65 Years. 13 Prime Ministers. One Queen.

For 65 years, the Queen has met her Prime Minister every week in an Audience at Buckingham Palace. Both parties agree never to repeat what is said. Not even to their spouses.

What is discussed? What secrets are shared? Does her Majesty have her favourites?

Sometimes intimate, often confessional, occasionally explosive, The Audience imagines the private moments that define a changing Britain. One head of state. Endless heads of government. This play asks where the real power lies.

Nuffield Southampton Theatres Director Samuel Hodges directs an intimate and re-worked production of the smash hit play from Peter Morgan, the writer of the critically acclaimed TV series The Crown and the Oscar award winning film The Queen.

Samuel Hodges, Director of Nuffield Southampton, said today, “This is a play that interrogates where power lies. Is it in the parade of middle aged, almost entirely male prime ministers or the unchanging, unwavering woman they meet with? For that reason I knew I wanted to cast one actor to play all of the male PMs from the start.

 I’m really pleased to have such a strong local presence in the cast with Sharon, who grew up minutes from our new theatre, and both of our young Elizabeths from the local area, one a member of our youth theatre.”

Peter Morgan’s other work for theatre includes Frost/Nixon. His television work includes The Crown, The Lost Honour of Christopher Jefferies, The Jury, The Special Relationship, Longford, Colditz, Henry VIII and The Deal; and for film, Rush, 360, Hereafter, State of Play, The Damned United, The Other Boleyn Girl, The Last King of Scotland and The Queen.

Faye Castelow plays Queen Elizabeth II. Her theatre credits include The Rover, The Witch of EdmontonThe White DevilThe Roaring Girl (RSC), Man and SupermanAfter the DanceTime and the Conways (National Theatre), NijinskyThe Deep Blue Sea (Chichester Festival Theatre), How to be Another Woman (Gate Theatre), Mountain Hotel and The American Clock (Orange Tree Theatre). Her television credits include Pure and Rellik.

Lizzie Hopley plays Margaret Thatcher and Bobo MacDonald. Her theatre credits include The Taming of the Shrew (US tour), Roaring Girls (RSC), Tis Pity She’s a Whore (international tour), Abigail’s PartyTwelfth Night (UK tour) and Six Characters in Search of an Author (Young Vic). For television, her credits include The Long SongLittle Boy BlueLutherCall the Midwife and Randall & Hoprick Deceased II; and for film, Day of the FlowersJane EyreNowhere Boy and Pierrepoint: The Last Hangman.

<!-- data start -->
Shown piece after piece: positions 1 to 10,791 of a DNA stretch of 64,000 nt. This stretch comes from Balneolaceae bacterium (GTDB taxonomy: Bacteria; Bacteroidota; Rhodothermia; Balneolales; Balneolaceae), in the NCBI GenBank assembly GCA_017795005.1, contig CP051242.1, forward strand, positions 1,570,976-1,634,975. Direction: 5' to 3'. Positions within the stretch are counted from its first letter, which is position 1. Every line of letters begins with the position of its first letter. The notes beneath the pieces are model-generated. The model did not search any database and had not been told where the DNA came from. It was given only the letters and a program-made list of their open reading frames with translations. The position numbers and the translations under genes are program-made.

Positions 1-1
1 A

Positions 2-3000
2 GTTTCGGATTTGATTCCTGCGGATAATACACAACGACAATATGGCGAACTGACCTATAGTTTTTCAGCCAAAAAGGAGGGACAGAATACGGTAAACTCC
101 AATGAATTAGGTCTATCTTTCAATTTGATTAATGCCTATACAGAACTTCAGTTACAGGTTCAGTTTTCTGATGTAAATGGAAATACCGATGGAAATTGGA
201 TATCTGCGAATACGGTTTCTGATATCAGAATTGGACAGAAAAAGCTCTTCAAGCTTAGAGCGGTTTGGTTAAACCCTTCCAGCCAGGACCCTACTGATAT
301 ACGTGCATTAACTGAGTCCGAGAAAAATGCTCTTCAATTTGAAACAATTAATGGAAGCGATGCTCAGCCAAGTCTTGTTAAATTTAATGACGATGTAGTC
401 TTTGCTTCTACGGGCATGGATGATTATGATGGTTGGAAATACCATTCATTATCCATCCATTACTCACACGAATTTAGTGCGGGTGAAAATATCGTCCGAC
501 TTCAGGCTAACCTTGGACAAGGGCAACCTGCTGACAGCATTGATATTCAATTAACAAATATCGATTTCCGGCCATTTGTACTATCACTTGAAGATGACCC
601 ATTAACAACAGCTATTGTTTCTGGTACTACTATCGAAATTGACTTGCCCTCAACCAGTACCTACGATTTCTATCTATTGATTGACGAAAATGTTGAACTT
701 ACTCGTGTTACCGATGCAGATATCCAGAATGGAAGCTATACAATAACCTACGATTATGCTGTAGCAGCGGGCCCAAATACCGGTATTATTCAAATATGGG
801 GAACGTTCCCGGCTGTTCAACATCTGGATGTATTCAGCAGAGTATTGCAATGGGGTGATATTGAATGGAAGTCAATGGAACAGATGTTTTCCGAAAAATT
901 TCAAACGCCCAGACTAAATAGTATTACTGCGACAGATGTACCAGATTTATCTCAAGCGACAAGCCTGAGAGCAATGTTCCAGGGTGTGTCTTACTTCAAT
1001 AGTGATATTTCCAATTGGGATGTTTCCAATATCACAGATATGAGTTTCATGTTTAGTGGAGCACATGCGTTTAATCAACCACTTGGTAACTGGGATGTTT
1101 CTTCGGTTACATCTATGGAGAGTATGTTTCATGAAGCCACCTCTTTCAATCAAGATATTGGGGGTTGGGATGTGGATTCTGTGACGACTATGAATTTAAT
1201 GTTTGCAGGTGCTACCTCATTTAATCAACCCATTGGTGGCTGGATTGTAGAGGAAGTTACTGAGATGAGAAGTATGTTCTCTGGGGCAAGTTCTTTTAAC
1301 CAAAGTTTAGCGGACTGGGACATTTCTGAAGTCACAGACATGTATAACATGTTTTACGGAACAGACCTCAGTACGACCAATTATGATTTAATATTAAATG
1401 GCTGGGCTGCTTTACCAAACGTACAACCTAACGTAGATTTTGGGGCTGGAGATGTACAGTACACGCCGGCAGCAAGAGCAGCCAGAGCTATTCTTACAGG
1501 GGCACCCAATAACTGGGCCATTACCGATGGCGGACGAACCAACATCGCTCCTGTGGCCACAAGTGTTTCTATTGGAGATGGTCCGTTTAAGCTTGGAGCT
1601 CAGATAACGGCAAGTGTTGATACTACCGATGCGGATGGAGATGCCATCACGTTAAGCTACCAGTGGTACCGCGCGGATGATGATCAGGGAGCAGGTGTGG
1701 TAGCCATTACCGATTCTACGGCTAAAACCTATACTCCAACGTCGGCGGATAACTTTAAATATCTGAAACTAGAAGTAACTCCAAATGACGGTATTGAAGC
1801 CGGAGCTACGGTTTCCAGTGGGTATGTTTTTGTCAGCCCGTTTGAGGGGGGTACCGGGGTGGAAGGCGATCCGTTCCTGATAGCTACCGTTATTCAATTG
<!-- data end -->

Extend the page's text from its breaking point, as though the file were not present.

Paul Kemp plays the Prime Ministers: Tony Blair, Gordon Brown, David Cameron, Winston Churchill, Anthony Eden, John Major and Harold Wilson. His theatre credits include Imperium (Gielgud Theatre), Richard III (Arcola Theatre), Wendy and Peter Pan (RSC), Ghost Stories (Arts Theatre), The Lady in the Van (UK tour), Seven Year TwitchHow to be Happy (Orange Tree Theatre), The Lady form the Sea (Royal Exchange Theatre), The Crucible (Regent’s Park Open Air Theatre), My Wonderful Day (Stephen Joseph Theatre/59E59, New York/UK tour), Woman in Mind (Stephen Joseph Theatre/Vaudeville Theatre). For television his credits include Maxwell, The Trial of Tony BlairLife on Mars; and for film, When Saturday Comes.

Southampton’s Sharon Singh plays The Equerry. Her theatre credits include Arabian Nights (Hoxton Hall), The Game of Love and Chai (Tara Arts/UK tour), Death of Kings, The Misanthrope (Conservatoire National Supérieur D’art Dramatique), Cyrano de Bergerac (New Vic Theatre), Hamlet (Bussey Building), Titus Andronicus, Othello (UK tour) and Holes (Arcola Theatre); and for television, Vera.

Samuel Hodges is Director of Nuffield Southampton Theatres (NST). His productions for NST include The Shadow FactoryDedication – Shakespeare and Southampton, and The Glass Menagerie. Previously he founded the HighTide Festival Theatre in 2007 and was the Artistic Director for five years, during which time he produced over 25 new plays, co-producing with the National Theatre, The Old Vic and the Bush Theatre, amongst others. Between 2012 and 2014, he ran the Criterion Theatre in London’s West End, for whom he curated a late-night programme and a one-off summer season of new work to celebrate the London Olympics.

www.nstheatres.co.uk

@NSTheatres

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Nuffield Southampton Theatre’s Sam Hodges: ‘I want to take work to London but I don’t want to compromise our artistic identity.’

Sam Hodges
Sam Hodges in Rehearsals

Sam Hodges in Rehearsals

NST, Nuffield Southampton Theatres new venue is situated in the heart of the city and has a 450-seat main house alongside a 133-seat studio. The inaugural production at NST City is the world première of the Howard Brenton play The Shadow Factory, which is set in 1940 during the Battle of Britain. The production features state of the art technology and video projections by the Tony Award-winning 59 Productions. Exciting times.